When I came to CSU just over two years ago, I expected to see part of what I see on the Plaza these days — big crowds around a speaker expressing their opinions. However, I expected the crowds to be arguing over political actions, like the possible war with Iraq, rather than arguing over the Bible.
Almost every day in the past month, I have heard of more and more people who are against a war against Iraq on some level. The responses range from people who are against any and every war like Joe Ramagli, who heads the Action Awareness student organization at CSU, to people who say we must give the weapons inspectors a chance and get a broader coalition before we decide to invade Iraq. The question is: why are we not seeing large protests on the Plaza?
Protests have begun at many campuses across the nation. According to a story in the Denver Post on Thursday, 100 students protested the visit of Dick Cheney to Colorado Springs last Friday at Colorado College, 700 signatures were collected against the war at Fort Lewis College and University of Colorado students are planning a protest in Denver. Ramagli led 12 people to Laramie when Cheney visited, but only 10 were students. At least 135 campuses in 35 states have protests planned, according to the Post.
Action Awareness is planning an anti-war protest in early November. But I seriously doubt the number will be very high. The Post story said the highest number a campus protest has reached is about 300. I believe there are many reasons why people don’t feel the need to protest.
First, we are not at war yet and there is a chance war can be averted. Thanks to Secretary of State Colin Powell, maybe the only voice of reason in Bush’s cabinet full of hawks, a deal has been reached to where the United States would have to consult the U.N. Security Council and only attack if inspectors say they are being hindered. This is a step in the right direction, but I think it will only delay an invasion of Iraq. People need a concrete reason to protest many times, like one of their friends or family members being shipped off to a war that would be far worse than the Persian Gulf War.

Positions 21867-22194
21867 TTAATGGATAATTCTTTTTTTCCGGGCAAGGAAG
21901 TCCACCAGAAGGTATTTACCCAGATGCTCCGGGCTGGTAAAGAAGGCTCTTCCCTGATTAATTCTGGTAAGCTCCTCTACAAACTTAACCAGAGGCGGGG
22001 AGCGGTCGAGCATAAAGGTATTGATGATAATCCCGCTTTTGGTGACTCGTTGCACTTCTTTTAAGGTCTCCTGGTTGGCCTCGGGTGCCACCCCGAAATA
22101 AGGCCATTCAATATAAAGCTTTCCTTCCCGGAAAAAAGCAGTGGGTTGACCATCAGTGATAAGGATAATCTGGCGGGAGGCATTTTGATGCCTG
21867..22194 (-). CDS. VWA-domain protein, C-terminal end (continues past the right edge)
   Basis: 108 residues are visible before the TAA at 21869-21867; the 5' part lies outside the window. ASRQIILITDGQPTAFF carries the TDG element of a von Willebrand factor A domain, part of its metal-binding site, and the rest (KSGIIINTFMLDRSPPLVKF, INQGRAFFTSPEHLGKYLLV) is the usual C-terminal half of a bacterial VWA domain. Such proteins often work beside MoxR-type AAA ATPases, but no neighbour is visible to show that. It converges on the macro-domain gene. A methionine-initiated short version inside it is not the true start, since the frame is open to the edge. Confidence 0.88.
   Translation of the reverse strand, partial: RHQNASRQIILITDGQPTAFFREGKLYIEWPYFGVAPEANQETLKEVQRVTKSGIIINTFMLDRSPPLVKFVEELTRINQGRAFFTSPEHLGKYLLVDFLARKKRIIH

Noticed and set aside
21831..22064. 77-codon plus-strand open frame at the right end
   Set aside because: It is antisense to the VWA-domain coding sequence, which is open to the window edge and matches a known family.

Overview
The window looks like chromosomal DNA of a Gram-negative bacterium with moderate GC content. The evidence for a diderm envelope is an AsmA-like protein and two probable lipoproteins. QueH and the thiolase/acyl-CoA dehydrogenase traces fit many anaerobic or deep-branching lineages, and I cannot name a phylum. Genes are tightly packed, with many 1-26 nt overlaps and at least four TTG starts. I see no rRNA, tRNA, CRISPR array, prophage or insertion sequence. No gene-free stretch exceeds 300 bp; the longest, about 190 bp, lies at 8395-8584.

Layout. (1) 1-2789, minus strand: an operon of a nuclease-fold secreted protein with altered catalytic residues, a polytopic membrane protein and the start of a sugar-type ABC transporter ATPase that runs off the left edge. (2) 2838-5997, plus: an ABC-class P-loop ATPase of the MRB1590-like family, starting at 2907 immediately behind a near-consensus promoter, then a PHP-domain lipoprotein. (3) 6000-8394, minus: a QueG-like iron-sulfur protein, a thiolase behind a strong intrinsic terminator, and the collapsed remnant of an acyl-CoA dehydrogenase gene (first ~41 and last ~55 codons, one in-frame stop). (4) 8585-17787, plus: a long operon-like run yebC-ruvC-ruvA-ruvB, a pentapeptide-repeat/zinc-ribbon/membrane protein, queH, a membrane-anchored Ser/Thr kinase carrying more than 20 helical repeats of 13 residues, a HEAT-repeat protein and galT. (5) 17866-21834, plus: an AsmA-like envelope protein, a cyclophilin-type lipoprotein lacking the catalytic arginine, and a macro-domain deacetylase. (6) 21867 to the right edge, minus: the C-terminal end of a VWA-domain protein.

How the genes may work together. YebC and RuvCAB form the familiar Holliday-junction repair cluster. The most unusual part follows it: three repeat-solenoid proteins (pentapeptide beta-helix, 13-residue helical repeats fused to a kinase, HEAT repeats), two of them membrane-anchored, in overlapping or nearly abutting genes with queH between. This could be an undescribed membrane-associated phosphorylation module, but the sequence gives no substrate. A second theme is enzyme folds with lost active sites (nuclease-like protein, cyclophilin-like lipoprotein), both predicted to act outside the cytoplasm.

Second, I think Saddam Hussein is a madman with destructive capabilities who slaughters his people. When listening to Bush speak, I agree with a lot of what he says; Hussein is a ruthless dictator. But the question is why now? The answer Bush comes back with every time is Sept. 11. That does not answer why we are pushing for demands right before the election. Why we are attacking Iraq and not any other of the dozens of countries (including our own) that have al-Qaida terrorists in it and why Bush thinks Iraq will attack outside its boundaries now, when it is already probably the most monitored nation in the world and would get crushed if it attempted anything of the sort?
Third, I think many people aren’t protesting because of what many people associate with protests. While there were a couple students that went up to Cheney’s Laramie protest that were just against action in Iraq, most were against all wars, some Green party voters and some were vegan. While unfortunate, I think this is what many CSU students associate war protesters with. If they are not of that ideology, it may deter them from protesting.
Finally, I think students may think that what happens with Iraq will not effect them much. The country is half a world away and a war could last only a few months and Saddam will no longer be in power. However, I’m studying political theorist Herbert Marcuse and he says advanced industrial governments always create a common enemy so problems at home are not at the forefront. Marcuse’s theory might not totally apply with the Iraq situation, but it can be applicable. Also, this war would hit the college age people hardest because many students could be shipped off to war.
While I am in the category of opposition to the war if harsh demands are made and enforced, I still technically am against a war tomorrow. College students have the reputation of being the most active in expressing their minds. Maybe this will happen at CSU, but I’m not holding my breath.